There are few ways to test someone to find out if they are allergic or not. Depending on the symptoms of the patient, patient story and what we found in examination, we choose the correct allergy testing method. No matter what test is used, one needs to connect the dots to see if results are meaningful for the patient’s allergy problem. For example, if a patient has year long symptoms and is found to be allergic to only grass pollen, one should not blame grass pollen for the patient’s yearlong misery and look for answers elsewhere.
The prick or intradermal skin test involves injecting a small amount of allergen into the skin and then health care provider monitoring patient for a reaction at the site. This test is designed to determine if you have allergies to what you inhale, medications, food, venom and latex.
Designed to assess allergy to what comes in contact with skin such as metals, perfumes, and skin care products. Patch testing is different than prick skin test as this is used to detect different kind of allergies. Patch tests identifies allergen specific T-lymphocytes as opposed to allergen specific antibodies. The way patch test is done is different and more time consuming.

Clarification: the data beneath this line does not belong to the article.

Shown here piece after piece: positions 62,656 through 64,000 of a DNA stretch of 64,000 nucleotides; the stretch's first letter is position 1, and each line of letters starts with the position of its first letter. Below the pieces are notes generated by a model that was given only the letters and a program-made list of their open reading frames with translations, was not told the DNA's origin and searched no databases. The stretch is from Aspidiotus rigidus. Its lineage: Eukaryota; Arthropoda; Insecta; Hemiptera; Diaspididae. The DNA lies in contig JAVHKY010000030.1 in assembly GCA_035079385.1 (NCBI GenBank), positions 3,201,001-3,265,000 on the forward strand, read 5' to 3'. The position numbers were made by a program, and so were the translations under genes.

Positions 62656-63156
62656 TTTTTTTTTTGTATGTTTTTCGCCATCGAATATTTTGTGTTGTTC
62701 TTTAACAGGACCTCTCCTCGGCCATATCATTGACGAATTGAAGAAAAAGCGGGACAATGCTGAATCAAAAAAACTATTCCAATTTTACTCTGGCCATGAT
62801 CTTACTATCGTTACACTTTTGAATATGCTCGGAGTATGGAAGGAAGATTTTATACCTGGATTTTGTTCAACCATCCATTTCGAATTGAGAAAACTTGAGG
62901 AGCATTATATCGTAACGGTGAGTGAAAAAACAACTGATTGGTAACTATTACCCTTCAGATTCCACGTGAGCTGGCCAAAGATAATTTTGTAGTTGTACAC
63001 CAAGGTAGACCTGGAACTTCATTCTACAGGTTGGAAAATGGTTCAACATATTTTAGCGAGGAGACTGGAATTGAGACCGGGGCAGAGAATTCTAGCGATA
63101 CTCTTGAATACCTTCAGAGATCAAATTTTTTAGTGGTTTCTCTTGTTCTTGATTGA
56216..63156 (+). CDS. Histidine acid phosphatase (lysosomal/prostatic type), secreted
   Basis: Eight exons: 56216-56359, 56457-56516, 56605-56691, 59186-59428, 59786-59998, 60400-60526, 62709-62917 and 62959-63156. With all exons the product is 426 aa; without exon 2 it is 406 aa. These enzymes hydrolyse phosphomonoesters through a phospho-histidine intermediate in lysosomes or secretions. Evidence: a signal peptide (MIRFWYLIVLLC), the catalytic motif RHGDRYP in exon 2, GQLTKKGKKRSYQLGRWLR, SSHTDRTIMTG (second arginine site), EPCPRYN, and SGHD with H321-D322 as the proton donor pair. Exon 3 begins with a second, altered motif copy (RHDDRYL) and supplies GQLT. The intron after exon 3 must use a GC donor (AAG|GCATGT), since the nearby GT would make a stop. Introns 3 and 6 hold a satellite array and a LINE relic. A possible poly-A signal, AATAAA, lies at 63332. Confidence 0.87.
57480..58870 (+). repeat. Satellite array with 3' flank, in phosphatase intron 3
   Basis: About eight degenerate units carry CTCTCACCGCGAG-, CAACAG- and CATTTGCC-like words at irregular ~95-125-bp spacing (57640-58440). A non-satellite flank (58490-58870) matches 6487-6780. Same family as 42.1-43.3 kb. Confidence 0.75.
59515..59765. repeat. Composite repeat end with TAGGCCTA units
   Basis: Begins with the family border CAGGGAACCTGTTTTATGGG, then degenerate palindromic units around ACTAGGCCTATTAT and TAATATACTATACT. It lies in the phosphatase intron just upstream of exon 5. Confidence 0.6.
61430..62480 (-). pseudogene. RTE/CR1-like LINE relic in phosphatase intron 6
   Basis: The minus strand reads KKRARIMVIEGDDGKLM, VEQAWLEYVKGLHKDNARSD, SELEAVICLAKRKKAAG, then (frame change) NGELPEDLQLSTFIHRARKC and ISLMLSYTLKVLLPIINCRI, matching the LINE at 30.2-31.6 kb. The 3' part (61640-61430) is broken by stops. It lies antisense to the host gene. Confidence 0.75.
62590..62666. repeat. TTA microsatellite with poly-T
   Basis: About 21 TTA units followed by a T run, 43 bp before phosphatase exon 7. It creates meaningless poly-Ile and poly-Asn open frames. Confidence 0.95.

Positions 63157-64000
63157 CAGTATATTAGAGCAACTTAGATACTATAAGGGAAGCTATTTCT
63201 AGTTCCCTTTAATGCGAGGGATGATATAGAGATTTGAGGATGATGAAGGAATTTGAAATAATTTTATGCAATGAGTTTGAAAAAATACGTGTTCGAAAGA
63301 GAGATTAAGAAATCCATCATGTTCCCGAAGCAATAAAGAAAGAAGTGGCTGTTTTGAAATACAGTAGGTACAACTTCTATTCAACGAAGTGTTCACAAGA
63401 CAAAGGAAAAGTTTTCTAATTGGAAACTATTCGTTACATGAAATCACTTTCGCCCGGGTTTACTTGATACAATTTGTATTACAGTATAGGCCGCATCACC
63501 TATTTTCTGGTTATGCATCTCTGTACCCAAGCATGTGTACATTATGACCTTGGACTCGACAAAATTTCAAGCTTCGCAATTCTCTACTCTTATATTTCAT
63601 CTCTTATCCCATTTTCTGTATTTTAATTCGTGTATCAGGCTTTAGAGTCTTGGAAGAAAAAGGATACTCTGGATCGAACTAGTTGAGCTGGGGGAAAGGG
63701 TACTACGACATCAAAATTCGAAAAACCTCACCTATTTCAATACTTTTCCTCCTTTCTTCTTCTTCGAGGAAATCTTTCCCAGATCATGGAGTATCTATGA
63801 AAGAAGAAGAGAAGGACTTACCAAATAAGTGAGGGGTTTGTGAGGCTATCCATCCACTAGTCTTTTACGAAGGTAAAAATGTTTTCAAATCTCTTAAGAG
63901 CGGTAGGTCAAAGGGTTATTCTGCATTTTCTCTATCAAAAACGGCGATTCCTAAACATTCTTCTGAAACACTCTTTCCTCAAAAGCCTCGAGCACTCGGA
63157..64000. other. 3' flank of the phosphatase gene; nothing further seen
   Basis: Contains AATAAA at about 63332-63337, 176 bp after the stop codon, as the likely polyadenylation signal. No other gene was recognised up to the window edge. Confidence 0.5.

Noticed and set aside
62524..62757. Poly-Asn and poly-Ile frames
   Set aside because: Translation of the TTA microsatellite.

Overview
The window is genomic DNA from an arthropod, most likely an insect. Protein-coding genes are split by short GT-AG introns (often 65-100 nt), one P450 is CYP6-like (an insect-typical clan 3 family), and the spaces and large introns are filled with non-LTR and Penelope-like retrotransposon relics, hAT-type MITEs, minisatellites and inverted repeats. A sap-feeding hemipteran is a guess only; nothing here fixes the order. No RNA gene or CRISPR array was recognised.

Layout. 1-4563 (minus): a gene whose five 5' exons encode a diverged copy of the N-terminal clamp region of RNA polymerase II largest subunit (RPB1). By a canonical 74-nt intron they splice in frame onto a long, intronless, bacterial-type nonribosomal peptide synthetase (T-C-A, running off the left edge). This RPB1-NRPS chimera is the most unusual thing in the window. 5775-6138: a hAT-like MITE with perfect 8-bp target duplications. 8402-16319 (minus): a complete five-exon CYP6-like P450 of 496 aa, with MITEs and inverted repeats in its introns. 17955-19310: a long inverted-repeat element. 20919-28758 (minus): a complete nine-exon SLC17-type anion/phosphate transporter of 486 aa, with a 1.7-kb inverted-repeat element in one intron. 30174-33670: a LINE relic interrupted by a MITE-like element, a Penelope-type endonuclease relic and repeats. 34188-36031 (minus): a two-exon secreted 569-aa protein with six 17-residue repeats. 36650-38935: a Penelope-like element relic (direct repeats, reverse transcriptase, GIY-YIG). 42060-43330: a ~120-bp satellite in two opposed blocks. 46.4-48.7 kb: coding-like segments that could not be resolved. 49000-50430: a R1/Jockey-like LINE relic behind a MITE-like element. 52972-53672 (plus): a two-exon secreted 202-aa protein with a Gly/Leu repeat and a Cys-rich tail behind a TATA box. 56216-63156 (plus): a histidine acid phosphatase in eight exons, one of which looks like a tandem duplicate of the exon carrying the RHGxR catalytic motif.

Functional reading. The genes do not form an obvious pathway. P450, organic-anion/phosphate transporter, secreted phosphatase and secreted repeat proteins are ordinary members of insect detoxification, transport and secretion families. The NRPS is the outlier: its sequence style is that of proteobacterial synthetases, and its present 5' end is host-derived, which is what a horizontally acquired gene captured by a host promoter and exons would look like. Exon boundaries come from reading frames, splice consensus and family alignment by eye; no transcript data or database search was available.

Many patients need allergy testing, but not every patient needs allergy testing at all or it may be done at a time jointly decided by the patient and an allergy doctor.
Allergy medications like antihistamines interfere with interpretation of the test and may result in false negative test. Some medications are okay to take before allergy test and others are not. Please visit Antihistamines resource page for medications which may be taken before the test and which need to be discontinued.